It is possibly only anoraks who have peculiar memories, but here goes –
Can you remember October 1964? Harold, Jim, Roy, Tony and Dick, Barbara and George. If you can you’d be as old as me or older, for I can remember that Autumn that was ours.
Labour’s narrow victory in October 1964 brings back memories of the days when Secondary Modern School pupils voted in Mock Elections. At my school, Grimsbury, we won. The Labour candidate was Wendy Clargo. Can anyone remember the Conservative? I cannot. But I can remember the conkers along School View. It will have been Banbury Fair time. It probably rained!!
Our house will have had its Fowler sticker (red on yellow) in the window, and Grimsbury residents will have all voted at St Leonard’s School in Middleton Road. (East Street was not opened as a Polling Station until a few years later).
There will have been “Let’s go with Labour” posters on billboards. (For years there were ones on the Castle Street side of the three pigeons). Neil Marten would have been facing his second parliamentary fight after getting in, in 1959, when McMillan’s “You’ve never had it so good!” secured a 100 seat majority.
As a 13-year-old in October 1964, the “13 years of Tory misrule” rang true – so too did Harold’s pipe and “Labour is a moral crusade or nothing!”
Social Security was replacing National Assistance. Helping the poor was seen as virtuous. Unemployment was under 1 million (not 2 million). Council houses were built by both Labour and Conservative councils. Water supply was under the auspices of the Borough of Banbury. (Remember the small green vans, anyone?) The Town Gasworks, next to Friswells, poured out fumes, long since gone. The old LMS Station still stood, and buses parked all the way down “Gasworks Road”, as villagers came into The Fair. Buses went from Broad Street instead of the front of the Town Hall.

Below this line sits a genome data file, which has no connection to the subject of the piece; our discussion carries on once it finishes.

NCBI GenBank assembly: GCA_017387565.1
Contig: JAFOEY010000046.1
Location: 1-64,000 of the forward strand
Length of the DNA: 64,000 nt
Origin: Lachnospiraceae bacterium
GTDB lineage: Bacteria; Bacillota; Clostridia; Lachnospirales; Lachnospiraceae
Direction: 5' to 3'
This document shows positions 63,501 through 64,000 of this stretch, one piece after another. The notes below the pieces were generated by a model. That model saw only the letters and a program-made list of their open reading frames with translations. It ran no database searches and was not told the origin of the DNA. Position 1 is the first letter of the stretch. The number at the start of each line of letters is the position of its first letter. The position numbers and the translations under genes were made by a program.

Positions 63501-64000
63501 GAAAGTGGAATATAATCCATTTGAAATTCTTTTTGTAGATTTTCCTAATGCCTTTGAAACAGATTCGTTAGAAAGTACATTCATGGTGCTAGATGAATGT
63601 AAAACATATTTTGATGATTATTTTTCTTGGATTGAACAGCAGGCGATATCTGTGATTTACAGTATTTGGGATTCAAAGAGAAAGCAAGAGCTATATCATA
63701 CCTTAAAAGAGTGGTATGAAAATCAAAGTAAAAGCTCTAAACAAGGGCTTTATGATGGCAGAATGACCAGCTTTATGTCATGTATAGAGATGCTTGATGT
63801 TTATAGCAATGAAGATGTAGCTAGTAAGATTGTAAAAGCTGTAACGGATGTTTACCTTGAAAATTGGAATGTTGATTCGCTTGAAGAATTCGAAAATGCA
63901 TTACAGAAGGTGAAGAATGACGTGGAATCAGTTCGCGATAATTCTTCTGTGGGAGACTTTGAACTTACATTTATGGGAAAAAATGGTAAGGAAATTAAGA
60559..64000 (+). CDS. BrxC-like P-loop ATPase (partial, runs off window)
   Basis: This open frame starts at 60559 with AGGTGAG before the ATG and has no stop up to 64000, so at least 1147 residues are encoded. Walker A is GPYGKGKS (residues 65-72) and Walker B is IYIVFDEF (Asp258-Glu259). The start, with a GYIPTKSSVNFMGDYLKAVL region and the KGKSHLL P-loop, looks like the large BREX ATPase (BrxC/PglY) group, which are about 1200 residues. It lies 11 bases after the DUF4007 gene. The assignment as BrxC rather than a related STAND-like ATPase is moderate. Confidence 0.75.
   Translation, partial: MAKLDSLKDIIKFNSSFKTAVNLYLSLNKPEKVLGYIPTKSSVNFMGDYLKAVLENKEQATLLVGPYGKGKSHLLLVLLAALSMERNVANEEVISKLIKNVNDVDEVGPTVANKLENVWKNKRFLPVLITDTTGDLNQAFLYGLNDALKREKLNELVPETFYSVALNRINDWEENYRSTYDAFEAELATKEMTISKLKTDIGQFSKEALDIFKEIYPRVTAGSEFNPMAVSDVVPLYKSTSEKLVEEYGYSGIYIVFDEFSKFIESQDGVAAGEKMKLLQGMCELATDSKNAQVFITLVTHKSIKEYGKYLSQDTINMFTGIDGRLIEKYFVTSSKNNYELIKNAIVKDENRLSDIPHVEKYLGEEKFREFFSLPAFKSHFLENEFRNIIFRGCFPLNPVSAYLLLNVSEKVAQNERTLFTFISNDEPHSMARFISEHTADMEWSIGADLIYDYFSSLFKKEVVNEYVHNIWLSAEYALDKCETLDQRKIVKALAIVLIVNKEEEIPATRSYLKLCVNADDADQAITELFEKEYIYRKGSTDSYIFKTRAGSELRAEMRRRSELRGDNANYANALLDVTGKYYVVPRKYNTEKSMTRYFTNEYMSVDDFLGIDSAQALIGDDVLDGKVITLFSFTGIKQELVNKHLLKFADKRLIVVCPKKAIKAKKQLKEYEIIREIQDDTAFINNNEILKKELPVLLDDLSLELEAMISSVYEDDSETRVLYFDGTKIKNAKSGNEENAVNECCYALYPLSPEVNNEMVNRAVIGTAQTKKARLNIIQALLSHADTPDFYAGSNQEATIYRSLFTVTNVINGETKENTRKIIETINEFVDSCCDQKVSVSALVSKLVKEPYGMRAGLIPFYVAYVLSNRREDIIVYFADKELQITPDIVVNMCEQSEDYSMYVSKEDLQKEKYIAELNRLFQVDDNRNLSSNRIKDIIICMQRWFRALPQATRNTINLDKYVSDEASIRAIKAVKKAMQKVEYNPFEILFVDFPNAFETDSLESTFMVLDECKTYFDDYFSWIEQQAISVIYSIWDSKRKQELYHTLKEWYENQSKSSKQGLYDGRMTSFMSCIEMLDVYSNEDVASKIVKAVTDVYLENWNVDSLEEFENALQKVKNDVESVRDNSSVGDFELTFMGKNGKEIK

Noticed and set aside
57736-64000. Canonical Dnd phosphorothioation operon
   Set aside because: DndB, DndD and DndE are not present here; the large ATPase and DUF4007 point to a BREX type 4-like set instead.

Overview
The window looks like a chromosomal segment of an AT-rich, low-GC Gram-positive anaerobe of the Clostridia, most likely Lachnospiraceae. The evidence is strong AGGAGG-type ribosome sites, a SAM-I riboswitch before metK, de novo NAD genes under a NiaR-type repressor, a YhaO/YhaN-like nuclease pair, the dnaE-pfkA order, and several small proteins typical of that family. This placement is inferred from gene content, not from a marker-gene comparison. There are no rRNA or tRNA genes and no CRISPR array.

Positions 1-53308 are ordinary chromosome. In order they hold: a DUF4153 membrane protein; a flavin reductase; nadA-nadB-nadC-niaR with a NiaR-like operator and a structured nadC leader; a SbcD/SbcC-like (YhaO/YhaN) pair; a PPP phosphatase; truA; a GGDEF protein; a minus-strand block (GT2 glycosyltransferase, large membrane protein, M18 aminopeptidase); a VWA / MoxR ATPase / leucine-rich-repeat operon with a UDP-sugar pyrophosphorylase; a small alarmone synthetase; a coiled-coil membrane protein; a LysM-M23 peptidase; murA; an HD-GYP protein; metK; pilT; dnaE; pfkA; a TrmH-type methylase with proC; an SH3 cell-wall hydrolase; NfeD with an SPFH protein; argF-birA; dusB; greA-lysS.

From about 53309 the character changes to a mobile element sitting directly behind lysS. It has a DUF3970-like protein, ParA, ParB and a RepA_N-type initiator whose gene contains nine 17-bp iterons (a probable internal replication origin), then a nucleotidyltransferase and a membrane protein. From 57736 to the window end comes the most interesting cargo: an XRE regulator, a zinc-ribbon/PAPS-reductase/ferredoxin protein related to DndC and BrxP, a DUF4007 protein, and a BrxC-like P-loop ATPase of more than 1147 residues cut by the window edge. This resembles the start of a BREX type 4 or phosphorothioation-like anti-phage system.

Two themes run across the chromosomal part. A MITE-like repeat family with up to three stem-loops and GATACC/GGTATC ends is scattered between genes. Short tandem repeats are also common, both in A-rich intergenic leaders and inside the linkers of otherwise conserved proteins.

The local politics of that year’s municipal election saw Labour win Grimsbury, Ruscote and Neithrop. The Conservatives took Easington, Calthorpe and Castle – a pretty small town (as always?) And come 15th of October 1964 Neal Marten’s 27,281 was 5123 above Gerry Fowler, who later won the Wrekin, and was a junior minister.
That era was one of optimism. We need that again. We need faith, not just in the moral virtue of equality, but a language that says responsibility lies not only to yourself and family, but to our community, our social purpose. And telling the truth that politics is not about greed, but what you, by your political choices, can do for others.
Cllr Andrew Beere.
October 16, 2014.
In response to Roy Hattersley’s opinion piece “Harold Wilson’s moral crusade can still be a rallying call for Labour” the Guardian, 15th of October 2014